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Lee, Sohn, Han, Choi, Lee, and Kang: Analysis of Risk Factors and Management of Cerebrospinal Fluid Morbidity in the Treatment of Spinal Dysraphism



Spinal dysraphism defects span wide spectrum. Wound dehiscence is a common postoperative complication, and is a challenge in the current management of cerebrospinal fluid (CSF) leaks and wound healing. The purpose of this study is to evaluate the risks of CSF-related morbidity in the surgical treatment of spinal dysraphism.


Ten patients with spinal dysraphism were included in this retrospective study. The median age of the cohort was 4.8 months. To assess the risk of CSF morbidity, we measured the skin lesion area and the percentage of the skin lesion area relative to the back surface for each patient. We then analyzed the relationship between morbidity and the measured skin lesion area or related factors.


The overall median skin lesion area was 36.2 cm2 (n=10). The percentage of the skin lesion area relative to the back surface ranged from 0.6% to 18.1%. During surgical reconstruction, 4 patients required subsequent operations to repair CSF morbidity. The comparison of the mean area of skin lesions between the CSF morbidity group and the non-CSF morbidity group was statistically significant (average volume skin lesion of 64.4±32.5 cm2 versus 27.7±27.8 cm2, p<0.05). CSF morbidity tended to occur either when the skin lesion area was up to 44.2 cm2 or there was preexisting fibrosis before revision with an accompanying broad-based dural defect.


Measuring the lesion area, including the skin, dura, and related surgical parameters, offers useful information for predicting wound challenges and selecting appropriate reconstructive surgery methods.


Spinal dysraphism refers to various forms of congenital malformation caused by neural tube defects during different stages of embryogenesis, specifically neurulation. Pathophysiologically, dysraphisms are derived from three different stages of embryogenesis : primary neurulation, secondary neurulation, and gastrulation. The various disease spectrums are characterized by individual anomalies of defects such as meningocele, myelomeningocele, lipomeningocele, lipomyelomeningocele, spinal lipoma, and so forth. From the surgical perspective, however, these disease spectrums can be classified morphologically as open or 225closed neural tube defects, including the transitional type. Open and closed dysraphisms are distinguished by the presence or absence of visible overlying full-thickness skin coverage11,12).
The prevalence of spinal dysraphism has been on the decline worldwide during the past two decades, as a consequence of better maternal nutrition, timely folate replacement, and better prenatal care with high-resolution ultrasound giving women the option of terminating a pregnancy when such a defect is diagnosed in the fetus. In addition, a liberal assay of maternal serum alpha-fetoprotein is also an important contributing factor for prenatal diagnosis2).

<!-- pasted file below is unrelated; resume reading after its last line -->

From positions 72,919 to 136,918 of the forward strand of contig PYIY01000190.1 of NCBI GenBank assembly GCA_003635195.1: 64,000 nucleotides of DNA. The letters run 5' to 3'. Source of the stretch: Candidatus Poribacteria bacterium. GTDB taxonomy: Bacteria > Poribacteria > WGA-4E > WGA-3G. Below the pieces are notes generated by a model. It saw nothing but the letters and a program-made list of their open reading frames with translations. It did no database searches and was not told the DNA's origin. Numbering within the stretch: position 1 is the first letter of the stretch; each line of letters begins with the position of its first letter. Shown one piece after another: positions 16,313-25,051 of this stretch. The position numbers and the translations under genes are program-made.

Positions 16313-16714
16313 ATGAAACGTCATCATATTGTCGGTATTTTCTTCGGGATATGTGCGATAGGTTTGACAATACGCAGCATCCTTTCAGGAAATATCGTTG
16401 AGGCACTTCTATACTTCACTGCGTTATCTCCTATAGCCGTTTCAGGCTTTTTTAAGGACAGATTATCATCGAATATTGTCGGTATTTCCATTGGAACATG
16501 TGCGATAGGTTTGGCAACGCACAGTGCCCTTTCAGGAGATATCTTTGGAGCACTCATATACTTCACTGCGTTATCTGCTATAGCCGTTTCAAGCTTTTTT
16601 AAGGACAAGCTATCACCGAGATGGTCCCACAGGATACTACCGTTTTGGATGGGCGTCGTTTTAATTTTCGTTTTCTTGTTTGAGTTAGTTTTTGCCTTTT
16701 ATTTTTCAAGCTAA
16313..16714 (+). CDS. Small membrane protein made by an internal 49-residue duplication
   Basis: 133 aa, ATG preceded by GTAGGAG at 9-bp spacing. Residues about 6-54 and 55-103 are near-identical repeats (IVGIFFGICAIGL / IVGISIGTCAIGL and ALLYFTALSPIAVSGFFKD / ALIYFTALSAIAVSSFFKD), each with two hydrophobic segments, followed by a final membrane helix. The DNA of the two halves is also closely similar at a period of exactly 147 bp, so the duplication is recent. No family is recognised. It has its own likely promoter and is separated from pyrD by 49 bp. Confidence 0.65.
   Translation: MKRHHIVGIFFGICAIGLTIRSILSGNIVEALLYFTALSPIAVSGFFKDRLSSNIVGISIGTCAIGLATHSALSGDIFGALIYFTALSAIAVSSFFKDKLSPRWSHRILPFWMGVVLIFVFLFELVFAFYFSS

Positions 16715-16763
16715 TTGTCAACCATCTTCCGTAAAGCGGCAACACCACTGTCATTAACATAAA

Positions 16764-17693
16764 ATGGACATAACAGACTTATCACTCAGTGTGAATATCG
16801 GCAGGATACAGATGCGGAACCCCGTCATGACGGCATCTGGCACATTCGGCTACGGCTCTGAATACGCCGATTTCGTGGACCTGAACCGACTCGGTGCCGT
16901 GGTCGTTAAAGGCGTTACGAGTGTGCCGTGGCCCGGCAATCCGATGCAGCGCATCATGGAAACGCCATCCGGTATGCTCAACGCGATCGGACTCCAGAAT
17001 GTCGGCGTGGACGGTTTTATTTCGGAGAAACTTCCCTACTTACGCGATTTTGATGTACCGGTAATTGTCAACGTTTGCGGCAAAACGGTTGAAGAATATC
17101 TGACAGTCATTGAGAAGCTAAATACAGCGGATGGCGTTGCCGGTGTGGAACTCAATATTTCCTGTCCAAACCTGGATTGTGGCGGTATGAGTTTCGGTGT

Management of spinal dysraphism aims to provide immediate closure of the neural tube followed by closure of the dura and the skin without any undesirable tension. The most important surgical procedures are; 1) identifying the neural placode as well as the intermediate epithelial layer, which is bounded by the skin, pia, arachnoid, and dura, 2) carefully preserving neural tissue, 3) subsequently reconstituting the normal neural environment, and 4) finally closing the complete skin to prevent cerebrospinal fluid (CSF) leaks3). Regarding the timing of surgical intervention, early primary closure is often closely related to an excellent outcome although the risk of neurological sequelae varies depending on the severity of the anomalies. Large skin defects require additional intervention and present complications including wound dehiscence, wound infection, and CSF leaks. The morbidities of wound healing and CSF leaks during surgical management remain challenges to the current management of spinal dysraphism.
The objective of this study was to evaluate the relationship between skin lesion size and the risk of CSF morbidity, including wound dehiscence in surgical treatment. Related articles are reviewed to identify the optimal surgical strategy in managing-wound- and CSF-related morbidity.


A retrospective study was conducted among 10 patients with spinal dysraphism who underwent reconstructive surgery at our neurosurgical service and affiliated hospital for humanitarian aid in Afghanistan during 2010 and 2011. All patients were subjected to a thorough history-taking and complete neurological assessment. The clinical data was collected and analyzed to investigate factors related to wound dehiscence, CSF leaks, and their management.

Demographic characteristics

The patients were divided into two groups; 6 had open dysraphism, and 4 had closed dysraphism. The age of the patients ranged from 8 days to 48 years, with a median age of 4.8 months. The patients included 8 males and 2 females. Of the 10 patients, 5 had a lumbosacral lesion, 4 had an upper or lower lumbar lesion, and 1 had a thoracic lesion.
The patients presented with a wide variety of signs and symptoms in combination with cutaneous, orthopedic, spinal, anorectal, and urological abnormalities. In our study, 2 patients had gait disturbance and leg weakness, 2 patients had leg pain and dysesthesia, 2 patients had clubfoot deformity, and 6 patients had bowel and urinary incontinence, the most common clinical presentation or symptom. All patients underwent one or more imaginge studies, including sonography, CT, or MRI. One of the 10 patients had hydrocephalus, and another patient had type II Arnold-Chiari malformation at the time of surgery. The clinical characteristics of the enrolled patients are summarized in Table 1.